The Plan C Pill: Be Fruitful and Multiply
Does a popular brand of emergency contraception pill actually cause an abortion? That depends on your worldview. Birth control is in the news again. So is abortion. What the news fails to report is the depth of controversy surrounding these two related issues.
After last week, 15-year-old girls will be allowed to bike down to the local pharmacy and purchase Plan B, an over-the-counter pill described as an “emergency contraceptive.” What could possibly be wrong with young girls using emergency contraception (aside from the obvious)?
Depending on your worldview, the Plan B pill might not be contraception at all. It might cause an abortion. On naturalism, life is not sacred; it simply is. But worldviews which hold life as sacred have more to consider in this debate.
When does human life become sacred? At conception? At 37 weeks? After birth? More specifically, when does it become worth protecting from harm? These are important questions, but the most salient one to this discussion is:
- When does a pregnancy begin?
If there is no pregnancy, there can be no abortion. But the definition of pregnancy came under attack after the abortion flood gates were opened after Roe v. Wade in 1973.
Historically, pregnancy has been understood to begin at conception, when the sperm fertilizes the egg.
In 2009, Christopher M. Gacek, J.D., Ph.D., Senior Fellow for Regulatory Affairs for the Family Research Council in Washington D.C. conducted a study of the four major medical dictionaries in use for the last 100 years.
His conclusion after carefully researching each edition of Dorland’s, Stedman’s, Taber’s, and Mosby’s dictionaries was that the scientific analysis of the belief that pregnancy begins at conception (fertilization)
“is not only reasonable but . . . the dominant worldview presented by the dictionaries and the historical usage they represent.”[i]
In other words:
- The belief that pregnancy begins at implantation is the minority view
The Plan B pill is “believed” to principally act by preventing ovulation and blocking fertilization. “In addition,” describes the full product information from Plan B’s website, “it may inhibit implantation (by altering the endometrium).”[ii]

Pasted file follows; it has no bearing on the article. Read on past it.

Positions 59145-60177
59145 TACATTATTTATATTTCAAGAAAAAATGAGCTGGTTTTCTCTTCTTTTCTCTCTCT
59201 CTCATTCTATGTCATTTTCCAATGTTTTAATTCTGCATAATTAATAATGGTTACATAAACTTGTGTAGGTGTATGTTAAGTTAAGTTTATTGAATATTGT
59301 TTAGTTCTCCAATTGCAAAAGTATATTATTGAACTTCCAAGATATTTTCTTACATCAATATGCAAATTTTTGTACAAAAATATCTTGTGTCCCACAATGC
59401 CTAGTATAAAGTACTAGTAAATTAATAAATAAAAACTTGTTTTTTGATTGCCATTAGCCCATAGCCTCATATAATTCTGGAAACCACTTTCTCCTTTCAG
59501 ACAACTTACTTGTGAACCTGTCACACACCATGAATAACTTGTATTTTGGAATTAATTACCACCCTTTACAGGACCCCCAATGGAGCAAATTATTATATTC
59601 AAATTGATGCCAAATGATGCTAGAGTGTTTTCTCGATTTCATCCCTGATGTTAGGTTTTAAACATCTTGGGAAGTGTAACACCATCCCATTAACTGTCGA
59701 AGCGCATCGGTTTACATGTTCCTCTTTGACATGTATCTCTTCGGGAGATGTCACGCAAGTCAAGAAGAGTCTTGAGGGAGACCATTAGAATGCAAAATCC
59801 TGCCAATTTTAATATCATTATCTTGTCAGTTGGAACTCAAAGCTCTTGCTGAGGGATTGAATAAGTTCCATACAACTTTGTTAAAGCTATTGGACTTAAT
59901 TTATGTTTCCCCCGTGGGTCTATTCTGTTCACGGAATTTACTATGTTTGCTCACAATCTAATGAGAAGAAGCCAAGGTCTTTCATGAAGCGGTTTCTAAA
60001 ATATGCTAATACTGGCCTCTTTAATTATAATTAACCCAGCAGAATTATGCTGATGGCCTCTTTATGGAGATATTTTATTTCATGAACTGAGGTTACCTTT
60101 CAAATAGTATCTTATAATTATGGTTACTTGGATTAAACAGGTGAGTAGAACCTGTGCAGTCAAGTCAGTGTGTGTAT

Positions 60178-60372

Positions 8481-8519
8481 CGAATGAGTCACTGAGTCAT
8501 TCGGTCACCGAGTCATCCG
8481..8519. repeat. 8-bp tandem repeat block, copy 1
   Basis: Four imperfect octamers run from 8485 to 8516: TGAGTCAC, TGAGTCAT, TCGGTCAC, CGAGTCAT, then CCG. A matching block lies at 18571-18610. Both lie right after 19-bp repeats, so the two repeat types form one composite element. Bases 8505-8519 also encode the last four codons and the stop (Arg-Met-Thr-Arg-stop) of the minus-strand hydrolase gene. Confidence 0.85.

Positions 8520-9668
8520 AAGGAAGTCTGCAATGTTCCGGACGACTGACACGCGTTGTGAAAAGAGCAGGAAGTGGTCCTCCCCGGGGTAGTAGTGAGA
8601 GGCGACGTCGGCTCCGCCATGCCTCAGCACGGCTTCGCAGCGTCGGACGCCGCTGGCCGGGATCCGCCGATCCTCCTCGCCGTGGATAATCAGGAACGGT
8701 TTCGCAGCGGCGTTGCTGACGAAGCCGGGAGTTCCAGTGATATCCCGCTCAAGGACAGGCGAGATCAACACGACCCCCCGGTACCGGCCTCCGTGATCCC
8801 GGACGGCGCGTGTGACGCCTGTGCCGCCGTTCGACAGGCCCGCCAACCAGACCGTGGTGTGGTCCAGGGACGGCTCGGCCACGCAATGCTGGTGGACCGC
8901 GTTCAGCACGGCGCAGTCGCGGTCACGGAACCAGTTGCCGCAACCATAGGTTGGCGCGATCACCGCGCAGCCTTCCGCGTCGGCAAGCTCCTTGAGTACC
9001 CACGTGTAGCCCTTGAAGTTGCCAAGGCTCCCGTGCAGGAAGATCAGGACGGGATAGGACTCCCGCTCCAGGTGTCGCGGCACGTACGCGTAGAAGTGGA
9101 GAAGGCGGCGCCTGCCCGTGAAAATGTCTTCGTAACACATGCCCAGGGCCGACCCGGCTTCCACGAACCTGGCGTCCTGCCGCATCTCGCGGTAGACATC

If you believe a pregnancy begins at conception, Plan B’s status as an abortion pill depends on whether or not a fertilized egg was blocked from implantation.
To complicate things further, you will never know. For some, ignorance is bliss.
One narrative on how to solve the world’s problem is to keep families small. Small families lead to individual success. This leads to economic development and solves the world’s problems (supposedly). Plan A, then, must be to minimize pregnancies. We have already discussed Plan B.
But Plan C uses another narrative: “Be fruitful and multiply” (Gen 1:28). Watch Hans Rosling’s TED talk on “Religion and babies” and you’ll see why we won’t break the 10 billion population mark even if we tried (and Lord knows, I’ve tried).
If children truly are a gift, are they a gift we should ever consider returning?
[i] Christopher M. Gacek, Ph.D., “Conceiving ‘Pregnancy’ U.S. Medical Dictionaries and Their Definitions of ‘Conception’ and ‘Pregnancy,’” Insight publication, April 2009, 10, http://www.frc.org/insight/conceiving-pregnancy-us-medical-dictionaries-and-their-definitions-of-conception-and-pregnancy.
[ii] Teva Women’s Health, Inc., “Full Prescribing Information,” Plan-B One-Step, accessed May 5, 2013, http://planbonestep.com/pdf/PlanBOneStepFullProductInformation.pdf